You can think of complementary coloring as a form of contrast, but with using colors of different hue instead of different light and dark values. For instance, in an additive sapce, the primary red and the secondary blue/green. Some colors offer more "contrast" than others however. Depending on your color space and model, complimentary tertiary colors typically offer a little less difference in hue than primary or secondary complimentary colors.

"Color", Hue, Saturation, & Brightness

Now the wheels you've seen above show how colors of equal brightness are mixed, but what if we want to change their brightness? What if we want to change their saturation? What does that even mean?

Keep in mind this; the word "color" doesn't actually describe much in and of itself. Especially in the digital domain the word "color" is more of an umbrella term for the individual parts of that color.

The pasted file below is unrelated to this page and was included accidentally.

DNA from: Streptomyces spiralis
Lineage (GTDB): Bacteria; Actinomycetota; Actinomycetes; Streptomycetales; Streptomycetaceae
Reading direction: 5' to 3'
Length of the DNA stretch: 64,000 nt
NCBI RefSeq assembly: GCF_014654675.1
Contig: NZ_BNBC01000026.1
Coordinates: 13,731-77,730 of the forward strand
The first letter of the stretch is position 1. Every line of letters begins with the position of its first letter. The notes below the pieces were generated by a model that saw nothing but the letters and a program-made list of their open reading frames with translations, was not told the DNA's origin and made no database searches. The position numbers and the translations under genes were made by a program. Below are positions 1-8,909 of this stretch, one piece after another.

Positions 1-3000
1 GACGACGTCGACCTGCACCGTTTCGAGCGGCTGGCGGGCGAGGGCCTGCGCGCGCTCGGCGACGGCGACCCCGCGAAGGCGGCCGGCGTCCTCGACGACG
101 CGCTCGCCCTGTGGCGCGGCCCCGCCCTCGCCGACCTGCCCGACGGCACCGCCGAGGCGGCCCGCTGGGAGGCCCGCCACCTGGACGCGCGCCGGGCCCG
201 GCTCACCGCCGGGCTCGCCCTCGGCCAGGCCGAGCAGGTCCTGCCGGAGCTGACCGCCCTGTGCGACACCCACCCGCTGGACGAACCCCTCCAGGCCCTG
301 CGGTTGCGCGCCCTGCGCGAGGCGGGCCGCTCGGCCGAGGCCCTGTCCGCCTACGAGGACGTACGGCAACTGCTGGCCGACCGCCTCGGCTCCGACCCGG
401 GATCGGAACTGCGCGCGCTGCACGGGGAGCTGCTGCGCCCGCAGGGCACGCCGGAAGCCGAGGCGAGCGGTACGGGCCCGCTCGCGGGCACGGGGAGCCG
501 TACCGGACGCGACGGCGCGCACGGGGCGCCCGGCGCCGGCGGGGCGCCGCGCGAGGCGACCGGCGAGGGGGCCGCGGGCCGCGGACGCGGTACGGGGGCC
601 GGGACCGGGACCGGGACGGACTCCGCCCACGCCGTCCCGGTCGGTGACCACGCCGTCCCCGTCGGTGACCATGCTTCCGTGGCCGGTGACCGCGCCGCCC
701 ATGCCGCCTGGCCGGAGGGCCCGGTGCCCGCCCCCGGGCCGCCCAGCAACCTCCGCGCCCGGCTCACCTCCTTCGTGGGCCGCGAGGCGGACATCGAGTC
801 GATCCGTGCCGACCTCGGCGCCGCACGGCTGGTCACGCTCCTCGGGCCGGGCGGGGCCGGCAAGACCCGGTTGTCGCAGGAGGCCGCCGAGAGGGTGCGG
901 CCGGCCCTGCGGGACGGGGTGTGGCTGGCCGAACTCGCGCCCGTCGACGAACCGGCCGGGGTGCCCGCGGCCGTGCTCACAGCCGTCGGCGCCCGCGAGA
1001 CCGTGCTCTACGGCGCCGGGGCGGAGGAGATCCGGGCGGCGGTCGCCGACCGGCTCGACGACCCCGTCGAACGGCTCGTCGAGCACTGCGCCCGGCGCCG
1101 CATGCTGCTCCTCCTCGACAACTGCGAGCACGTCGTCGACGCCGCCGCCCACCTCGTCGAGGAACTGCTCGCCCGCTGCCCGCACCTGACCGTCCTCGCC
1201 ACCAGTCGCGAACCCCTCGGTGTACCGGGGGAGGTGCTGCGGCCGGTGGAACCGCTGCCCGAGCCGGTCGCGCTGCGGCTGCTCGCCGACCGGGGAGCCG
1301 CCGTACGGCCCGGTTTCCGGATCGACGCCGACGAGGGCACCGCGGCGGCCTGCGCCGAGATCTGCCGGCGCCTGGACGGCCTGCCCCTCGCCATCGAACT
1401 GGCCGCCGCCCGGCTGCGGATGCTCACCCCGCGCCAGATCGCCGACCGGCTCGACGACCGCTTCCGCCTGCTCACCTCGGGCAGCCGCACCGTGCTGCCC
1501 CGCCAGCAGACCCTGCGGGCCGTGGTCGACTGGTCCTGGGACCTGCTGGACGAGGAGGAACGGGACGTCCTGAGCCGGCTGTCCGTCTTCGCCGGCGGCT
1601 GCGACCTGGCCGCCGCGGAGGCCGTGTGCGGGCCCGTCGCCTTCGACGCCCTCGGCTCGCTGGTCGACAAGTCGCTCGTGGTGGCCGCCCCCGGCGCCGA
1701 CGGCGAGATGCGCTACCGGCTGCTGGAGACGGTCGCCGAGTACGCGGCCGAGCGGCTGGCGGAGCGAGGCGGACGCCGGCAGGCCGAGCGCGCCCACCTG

It doesn't matter if you are using an RGB or CMYK model, it's important to remember that RGB, HSB, or CMYK only refers to how the color is *measured*. Images are still always composed of a Hue, a Saturation, and a Brightness.

How wheels are represented

It's important to note how the graphs, diagrams, and color circles you see in various tutorials may illustarte the same exact information in completely different ways.

For instance, we have been using the circular direction (360 degrees for instance) to represent the hue of a wheel, but we can also use the directionm towards and away from the center to give information.